again, to spurn [kick] thee too." If Shylock is someone
aloof, to whom the audience cannot warm, neither can they have
much sympathy for Antonio and his crowd of hangers-on, who include
Bassanio, wooer of Portia.
As does Marlowe's Barabas, Shylock has a daughter who is in love
with a Christian. Like Abigail, Jessica throws
down her father's money from an upstairs room, but in Shakespeare's
play it is directed at her fiancÚ, with whom she will elope and
soon marry. In Marlowe, Barabas directs his daughter to
take the veil as a nun to give her access to his treasure, which
she throws down to him, having found it hidden in his former house,
taken over by the state and turned into a nunnery. But he
later kills her and her Christian lover.
In Trevor Nunn's direction of Shakespeare's play, the bond between
Shylock and his daughter is very strong; together they say prayers
and sing ritual songs. But once Jessica betrays her father
and runs off with Lorenzo, everything changes for Shylock as Goodman
plays him. It is clear that his revenge in insisting on
his pound of flesh from Antonio stems from the loss of his daughter.
His lament to the jeering Salanio and Salerio, whom he accuses
of stealing her -- "You knew, none so well, none so well
as you, of my daughter's flight" builds in emotion from "Hath
not a Jew eyes?" to its vengeful conclusion as if Shylock
at this moment is deciding to take revenge, to exact Antonio's
flesh for stealing his "own flesh and blood."
From that point on, Goodman's Shylock is a man possessed by a
single thought -- revenge for his daughter's loss. This
is carried through in the courtroom scene as he confidently sharpens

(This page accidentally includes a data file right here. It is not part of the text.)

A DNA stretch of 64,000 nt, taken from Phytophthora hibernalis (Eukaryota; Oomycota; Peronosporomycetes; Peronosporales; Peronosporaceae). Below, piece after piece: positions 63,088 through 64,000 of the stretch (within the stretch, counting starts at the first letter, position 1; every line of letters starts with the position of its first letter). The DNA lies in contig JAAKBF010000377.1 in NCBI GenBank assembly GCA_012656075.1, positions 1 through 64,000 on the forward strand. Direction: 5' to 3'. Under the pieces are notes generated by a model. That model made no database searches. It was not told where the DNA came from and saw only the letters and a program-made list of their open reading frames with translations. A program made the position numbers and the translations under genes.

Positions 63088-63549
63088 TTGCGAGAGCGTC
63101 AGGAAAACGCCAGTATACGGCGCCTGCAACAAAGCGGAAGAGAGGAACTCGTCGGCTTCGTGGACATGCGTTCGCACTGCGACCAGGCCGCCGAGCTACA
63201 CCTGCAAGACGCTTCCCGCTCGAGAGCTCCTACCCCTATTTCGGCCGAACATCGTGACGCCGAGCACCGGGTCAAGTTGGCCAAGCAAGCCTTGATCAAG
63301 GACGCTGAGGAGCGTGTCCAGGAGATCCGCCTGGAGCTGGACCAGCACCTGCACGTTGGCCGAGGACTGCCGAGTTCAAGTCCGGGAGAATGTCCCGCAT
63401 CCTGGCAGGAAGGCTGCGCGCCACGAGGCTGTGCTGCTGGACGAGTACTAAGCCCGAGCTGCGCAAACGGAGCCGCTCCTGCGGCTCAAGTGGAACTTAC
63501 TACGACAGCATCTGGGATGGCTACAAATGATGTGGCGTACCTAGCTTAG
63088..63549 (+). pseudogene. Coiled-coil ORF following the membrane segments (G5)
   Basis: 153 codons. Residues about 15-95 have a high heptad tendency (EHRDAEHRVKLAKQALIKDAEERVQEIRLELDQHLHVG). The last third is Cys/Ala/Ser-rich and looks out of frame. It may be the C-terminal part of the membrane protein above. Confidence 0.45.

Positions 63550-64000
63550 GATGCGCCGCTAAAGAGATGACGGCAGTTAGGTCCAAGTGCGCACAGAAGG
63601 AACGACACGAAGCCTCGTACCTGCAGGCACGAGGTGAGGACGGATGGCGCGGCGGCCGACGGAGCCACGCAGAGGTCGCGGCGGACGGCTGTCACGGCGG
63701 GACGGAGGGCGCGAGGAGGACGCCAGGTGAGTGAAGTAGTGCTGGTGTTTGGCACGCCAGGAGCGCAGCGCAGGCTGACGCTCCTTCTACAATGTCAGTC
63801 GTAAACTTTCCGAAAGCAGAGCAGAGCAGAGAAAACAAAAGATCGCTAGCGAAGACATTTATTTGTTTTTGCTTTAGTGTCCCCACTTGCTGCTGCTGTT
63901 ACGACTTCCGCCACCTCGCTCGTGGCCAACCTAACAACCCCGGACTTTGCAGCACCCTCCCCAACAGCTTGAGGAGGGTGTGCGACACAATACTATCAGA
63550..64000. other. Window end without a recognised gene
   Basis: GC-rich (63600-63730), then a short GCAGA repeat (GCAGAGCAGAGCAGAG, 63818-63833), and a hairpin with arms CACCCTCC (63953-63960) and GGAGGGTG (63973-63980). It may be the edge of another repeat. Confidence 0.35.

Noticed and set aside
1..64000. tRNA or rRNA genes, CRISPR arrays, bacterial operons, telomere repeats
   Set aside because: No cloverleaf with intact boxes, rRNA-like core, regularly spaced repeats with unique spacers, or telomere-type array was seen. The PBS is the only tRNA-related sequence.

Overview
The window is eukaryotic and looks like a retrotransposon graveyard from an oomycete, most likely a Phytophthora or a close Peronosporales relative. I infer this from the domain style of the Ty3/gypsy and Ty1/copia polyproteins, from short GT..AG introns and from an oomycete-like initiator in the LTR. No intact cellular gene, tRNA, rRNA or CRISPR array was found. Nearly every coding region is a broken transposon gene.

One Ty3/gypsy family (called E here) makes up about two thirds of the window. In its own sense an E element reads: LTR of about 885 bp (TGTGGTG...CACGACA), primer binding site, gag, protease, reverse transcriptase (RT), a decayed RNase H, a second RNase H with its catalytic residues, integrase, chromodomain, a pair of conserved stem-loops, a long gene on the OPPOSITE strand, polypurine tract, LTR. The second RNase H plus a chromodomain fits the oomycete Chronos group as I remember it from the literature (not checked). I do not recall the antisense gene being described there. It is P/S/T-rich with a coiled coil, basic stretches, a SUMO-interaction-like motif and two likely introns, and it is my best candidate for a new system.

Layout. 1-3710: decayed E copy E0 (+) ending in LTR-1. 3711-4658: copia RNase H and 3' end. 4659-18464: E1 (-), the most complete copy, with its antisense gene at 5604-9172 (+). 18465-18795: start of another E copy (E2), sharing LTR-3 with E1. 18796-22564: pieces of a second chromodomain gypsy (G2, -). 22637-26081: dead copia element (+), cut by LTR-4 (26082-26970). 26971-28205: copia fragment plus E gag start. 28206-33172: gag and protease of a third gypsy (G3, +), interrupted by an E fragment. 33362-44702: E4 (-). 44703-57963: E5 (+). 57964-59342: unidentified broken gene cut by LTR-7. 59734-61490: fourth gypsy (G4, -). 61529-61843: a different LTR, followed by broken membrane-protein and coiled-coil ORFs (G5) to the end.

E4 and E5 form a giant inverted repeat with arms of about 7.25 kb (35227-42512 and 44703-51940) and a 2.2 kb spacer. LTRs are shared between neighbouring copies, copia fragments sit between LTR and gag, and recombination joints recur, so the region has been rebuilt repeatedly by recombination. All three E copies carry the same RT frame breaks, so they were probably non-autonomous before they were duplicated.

his knife. His swift defeat is indicated by his posture,
which seems to crumble. Shylock, who confidently claimed
justice and withheld mercy just moments before, now departs from
the court and the play: "I pray you give me leave to go from
hence/ I am not well."
The direction carries the father-daughter bond into the final
act in Belmont by depicting Jessica as a troubled young woman,
never quite able to shake off her desertion of her father, and
injecting pathos into the scene of moonlight and mirth.
The ensemble effect of the company as they interact so well and
so effortlessly with each other, gives unity to the play, with
its two disparate settings, the realism of Venice and the romanticism
of Belmont. Setting the play in the thirties,
Nunn comments on the extreme behavior to be found in Venice: the
shiftlessness of Bassanio's crowd of friends, who are mostly seen
lounging about in a bar, in contrast to Shylock's business-like
thrift and disapproval of gaiety.
Another plus for this production and for Nunn's direction, is
the clarity and music of the spoken verse. Too often in
modern productions of Shakespeare's plays there is an attempt
to make the dialogue sound colloquial, to ignore the original
rhythm and musicality. When the lines are given their full
value, paced and accented as they should be (in the iambic pentameter
in which they were written), the result is that the meaning is
clear to the audience.